Change Is In the Air
Given our history together you can only imagine my excitement when I installed the beta of the next version of Revolution (referred to as "Bernard" at Revolution headquarters) and read the following in the engine change log:
"Arrays are now treated as first-class values within Revolution."
Let's look at what updating an array to the status of "first-class value" means.
"Captain, We Need More Brackets"
Knowing the intense hardships developers had to endure by living in a one-dimensional world the kind engineers at Runtime Revolution have given us more square brackets. This means we can now use multiple '[' ']' expressions. Let's look at how we would store a folder's files using new arrays:
Notice that we now have two sets of square brackets. The numbers ( and ) make up the first dimension. Each number has a second dimension made up of the file properties (["name"] and ["size"]). Compared to the example using commas the syntax has only changed slightly. But the result is completely different. Now if I ask the engine for the keys of the array I get:
put the keys of theFolderFiles 1 2
You see the engine now knows about the hierarchy of the array. With multi-dimensional arrays I can also ask the engine to tell me what the keys of theFolderFiles are and it will respond:
put the keys of theFolderFiles id name
So now you actually have an array stored in the key of another array, or in other words, a multi-dimensional array:
How Do New Arrays Make Development Easier?
Our new arrays resolve the issues I mentioned previously relating to adding, updating and deleting keys as well as iterating through the multiple dimensions. Some examples of what you can do with the new multi-dimensional arrays are:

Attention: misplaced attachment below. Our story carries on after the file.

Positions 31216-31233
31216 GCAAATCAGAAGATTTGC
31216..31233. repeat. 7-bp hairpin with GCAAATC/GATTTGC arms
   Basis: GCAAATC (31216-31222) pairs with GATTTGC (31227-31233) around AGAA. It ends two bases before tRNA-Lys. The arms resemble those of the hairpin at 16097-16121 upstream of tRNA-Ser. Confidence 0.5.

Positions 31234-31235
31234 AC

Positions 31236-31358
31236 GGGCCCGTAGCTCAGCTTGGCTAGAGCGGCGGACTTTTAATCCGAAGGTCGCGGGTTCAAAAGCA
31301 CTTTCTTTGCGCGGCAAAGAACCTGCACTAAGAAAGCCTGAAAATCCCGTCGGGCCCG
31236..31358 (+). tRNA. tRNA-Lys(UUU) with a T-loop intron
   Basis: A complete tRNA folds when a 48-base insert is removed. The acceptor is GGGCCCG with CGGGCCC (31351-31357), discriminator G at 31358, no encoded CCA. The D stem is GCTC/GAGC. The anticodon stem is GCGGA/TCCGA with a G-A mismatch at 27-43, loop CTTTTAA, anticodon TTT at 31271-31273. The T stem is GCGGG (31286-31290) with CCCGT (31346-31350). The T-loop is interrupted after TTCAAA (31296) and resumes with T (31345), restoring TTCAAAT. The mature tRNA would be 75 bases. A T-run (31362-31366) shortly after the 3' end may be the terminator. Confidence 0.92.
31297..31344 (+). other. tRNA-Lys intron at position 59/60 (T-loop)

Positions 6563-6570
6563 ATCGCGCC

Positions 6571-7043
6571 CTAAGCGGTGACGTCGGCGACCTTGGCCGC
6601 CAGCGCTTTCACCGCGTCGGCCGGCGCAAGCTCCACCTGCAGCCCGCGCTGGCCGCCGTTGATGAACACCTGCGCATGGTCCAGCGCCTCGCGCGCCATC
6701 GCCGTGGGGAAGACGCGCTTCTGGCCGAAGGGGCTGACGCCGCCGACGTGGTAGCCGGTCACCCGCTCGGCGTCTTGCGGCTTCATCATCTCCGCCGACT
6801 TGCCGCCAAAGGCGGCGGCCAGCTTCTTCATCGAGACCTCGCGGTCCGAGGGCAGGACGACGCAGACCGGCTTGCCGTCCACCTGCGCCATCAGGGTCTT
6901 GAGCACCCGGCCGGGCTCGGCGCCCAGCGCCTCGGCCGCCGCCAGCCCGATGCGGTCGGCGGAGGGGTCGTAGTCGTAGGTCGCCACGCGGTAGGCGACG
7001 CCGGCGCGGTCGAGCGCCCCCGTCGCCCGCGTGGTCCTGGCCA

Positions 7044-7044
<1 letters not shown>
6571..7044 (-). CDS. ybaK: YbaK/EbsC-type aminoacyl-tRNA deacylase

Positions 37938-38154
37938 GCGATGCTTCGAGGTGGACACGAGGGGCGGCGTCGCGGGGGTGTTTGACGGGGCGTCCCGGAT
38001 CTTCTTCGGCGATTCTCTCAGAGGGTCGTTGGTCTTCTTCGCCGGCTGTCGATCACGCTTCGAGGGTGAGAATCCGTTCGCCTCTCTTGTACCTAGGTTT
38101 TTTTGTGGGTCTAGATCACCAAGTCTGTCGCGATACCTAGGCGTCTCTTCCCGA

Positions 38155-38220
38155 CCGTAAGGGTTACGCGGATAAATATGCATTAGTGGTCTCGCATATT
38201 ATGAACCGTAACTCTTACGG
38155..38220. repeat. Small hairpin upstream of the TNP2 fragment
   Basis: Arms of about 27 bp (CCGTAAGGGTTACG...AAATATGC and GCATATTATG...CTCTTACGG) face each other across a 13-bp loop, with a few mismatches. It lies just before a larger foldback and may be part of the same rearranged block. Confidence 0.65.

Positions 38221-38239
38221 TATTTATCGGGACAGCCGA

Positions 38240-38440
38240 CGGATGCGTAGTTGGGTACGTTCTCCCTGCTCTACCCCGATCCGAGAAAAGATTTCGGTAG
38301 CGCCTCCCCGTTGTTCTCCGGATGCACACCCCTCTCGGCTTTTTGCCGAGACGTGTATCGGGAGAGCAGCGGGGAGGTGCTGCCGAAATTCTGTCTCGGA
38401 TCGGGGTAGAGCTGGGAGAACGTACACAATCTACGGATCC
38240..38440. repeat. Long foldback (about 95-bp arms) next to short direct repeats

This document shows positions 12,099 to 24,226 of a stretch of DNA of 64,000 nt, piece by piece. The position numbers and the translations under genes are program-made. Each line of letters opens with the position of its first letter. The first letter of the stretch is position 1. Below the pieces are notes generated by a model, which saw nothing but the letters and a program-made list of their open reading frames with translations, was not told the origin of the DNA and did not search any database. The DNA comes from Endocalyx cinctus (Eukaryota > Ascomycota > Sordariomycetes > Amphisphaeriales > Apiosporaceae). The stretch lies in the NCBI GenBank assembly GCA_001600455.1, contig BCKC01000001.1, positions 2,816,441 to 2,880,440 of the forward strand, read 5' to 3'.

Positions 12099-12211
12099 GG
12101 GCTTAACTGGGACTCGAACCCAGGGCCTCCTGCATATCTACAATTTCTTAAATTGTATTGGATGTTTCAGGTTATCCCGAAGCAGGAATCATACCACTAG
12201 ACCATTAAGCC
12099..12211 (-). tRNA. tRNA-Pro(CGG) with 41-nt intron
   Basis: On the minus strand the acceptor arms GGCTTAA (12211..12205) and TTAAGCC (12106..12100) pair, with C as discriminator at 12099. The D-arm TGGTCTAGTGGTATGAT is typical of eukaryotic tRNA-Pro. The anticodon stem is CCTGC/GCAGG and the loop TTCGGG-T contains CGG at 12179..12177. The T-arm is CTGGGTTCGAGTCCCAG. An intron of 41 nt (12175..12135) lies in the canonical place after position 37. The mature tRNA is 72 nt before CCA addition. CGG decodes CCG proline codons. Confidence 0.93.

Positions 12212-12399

Replace the file array stored in theFolderFiles
## Create array put "my file.txt" into theFile["name"] put "1024" into theFile["size"] ## Replace array stored in key "2" of theFolderFiles with # theFile array put theFile into theFolderFiles
Extract the file array stored in theFolderFiles
## Put the array stored in key "1" of theFolderFiles in another # array put theFolderFiles into theFile put theFile["name"] "addresses.txt"
Add a file array to the end of the theFolderFiles array
## Create array containing new file info put "readme.txt" into theFile["name"] put "2048" into theFile["size"] ## Determine the highest numbered key in dimension one ## then add 1 in order to get key where we will store new file ## the extents returns two items in a comma delimited list: ## item 1 is the lowest number in the keys ## item 2 is the highest number in the keys put item 2 of the extents of theFolderFiles + 1 into theNextKey put theFile into theFolderFiles[theNextKey]
Delete the file array stored in key "2" of theFolderFiles
## Empty the file array stored in key "2" put empty into theFolderFiles ## Delete file array stored in key "2" delete local theFolderFiles
Iterate sequentially through an array indexed by numbers
put item 2 of the extents of theFolderFiles into theHighestKey repeat with i = 1 to theHighestKey put theFolderFiles[i] into theFile ## Do something ... end repeat
Iterate sequentially through an array indexed by a list may be missing numbers due to a delete operation
## We may have deleted a key from dimension one so iterate # using the keys put the keys of theFolderFiles into theKeys sort theKeys repeat for each line theKey in theKeys put theFolderFiles[theKey] into theFile ## Do something ... end repeat
The above examples illustrate the fact that Revolution now allows us to store arrays in the keys of another array.
But That's Not All
Whenever I can work with a native data structure I find that it is easier to write and read code as I am using native syntax rather than calls to some library. With these new arrays developers can begin to write generic handlers for manipulating multi-dimensional arrays. This means it is now easer to do things such as translate popular formats into a native Revolution data structure and back again.
Take XML for example. When your XML documents are not prohibitively large you no longer have to resort to using XML handlers to manipulate the XML data. You can simply convert the XML document to a Revolution array, manipulate the array, and then convert the array back into XML.
To illustrate Array <-> XML conversions I've put together a Revolution stack with some sample handlers. The handlers will help illustrate the flexibility of the new arrays. Note that you will need the latest Revolution beta in order to use the stack.
Download the accompanying stack and xml file here.
It's Gonna Be A Bright Sunshiny Day
Needless to say I'm really excited about arrays getting an upgrade. I think our relationship is definitely going to improve.